Sept 14, 2006
The film "Our Happy Time," which went on general release on Thursday, tells a doomed love story between a woman who longs for death and a man who is being forced to face it against his will. The movie has all the typical elements of a melodrama, and the simple plot makes it easy to predict what the two have been doing and will be doing next — and that is just what happens. What makes the movie special is the undeniable charm of the two young stars and the director’s ability to express nuances. The film is an excellent choice for those who are looking for a weepie this fall.
After failing to kill herself for the third time, Lee Na-young’s character comes to visit Kang Dong-won’s character, a prisoner sentenced to death. Imprisoned for murdering three people, his initial response to her is cold, but soon the walls between them break down and they tell each other of their painful past. Lee and Kang, whose strength lies in expressing the weaknesses of human beings, are ideally cast in a film about understanding and love between those with an excruciating pain in their heart.
Lee proves that she is fully capable of taking the lead in a film. She confesses a past that she has been hiding in sentences broken by the difficulty of doing so. That is what makes it so moving. Where "queen of tears" Jeon Do-yeon expresses her characters’ pain by weeping copiously, Lee desperately tries to fight her tears. Kang also acquits himself more than honorably by perfectly inhabiting a character where audiences can focus on his acting rather than his pretty face. Since ambition is the first step to becoming a great actor, Kang’s future in the craft looks bright.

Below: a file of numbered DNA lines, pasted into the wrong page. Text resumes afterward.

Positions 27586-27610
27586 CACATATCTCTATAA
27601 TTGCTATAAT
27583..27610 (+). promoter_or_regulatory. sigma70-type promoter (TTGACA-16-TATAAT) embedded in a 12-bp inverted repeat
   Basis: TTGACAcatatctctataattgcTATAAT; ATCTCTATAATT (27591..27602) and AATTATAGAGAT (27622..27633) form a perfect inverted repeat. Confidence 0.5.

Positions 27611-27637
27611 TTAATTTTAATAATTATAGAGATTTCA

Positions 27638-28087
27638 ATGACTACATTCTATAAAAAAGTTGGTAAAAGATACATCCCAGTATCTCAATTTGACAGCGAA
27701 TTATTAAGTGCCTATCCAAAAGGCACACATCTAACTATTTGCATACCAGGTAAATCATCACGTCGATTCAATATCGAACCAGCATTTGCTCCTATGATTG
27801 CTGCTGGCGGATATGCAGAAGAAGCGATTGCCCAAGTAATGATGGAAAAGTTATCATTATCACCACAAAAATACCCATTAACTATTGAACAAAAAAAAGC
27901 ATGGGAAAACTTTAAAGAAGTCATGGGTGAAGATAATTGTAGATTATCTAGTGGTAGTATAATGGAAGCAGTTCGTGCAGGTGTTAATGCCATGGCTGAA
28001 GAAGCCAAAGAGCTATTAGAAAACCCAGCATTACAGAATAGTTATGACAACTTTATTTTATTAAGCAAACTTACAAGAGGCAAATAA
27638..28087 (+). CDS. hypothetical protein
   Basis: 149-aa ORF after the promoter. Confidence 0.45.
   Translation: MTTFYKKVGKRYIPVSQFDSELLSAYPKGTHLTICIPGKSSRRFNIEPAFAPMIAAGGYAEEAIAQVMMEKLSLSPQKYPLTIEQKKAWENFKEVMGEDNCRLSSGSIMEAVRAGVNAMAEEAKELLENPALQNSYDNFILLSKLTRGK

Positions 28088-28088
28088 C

Song Hae-seong, who directed "Failan," again showcases his uncanny ability to understand when he should make his audiences cry or wipe their tears away. His skill in showing changes in the character’s view of life with seemingly trivial actions adds vitality to the well-worn story. This melodrama is less about love than about compassion: both rich and poor, killers and suicides are entitled to our compassion. While it cannot save the dying, it can be a warm blanket that helps them withstand the sense of futility in life. But wait: isn’t compassion the very thing that lies at the heart of love?
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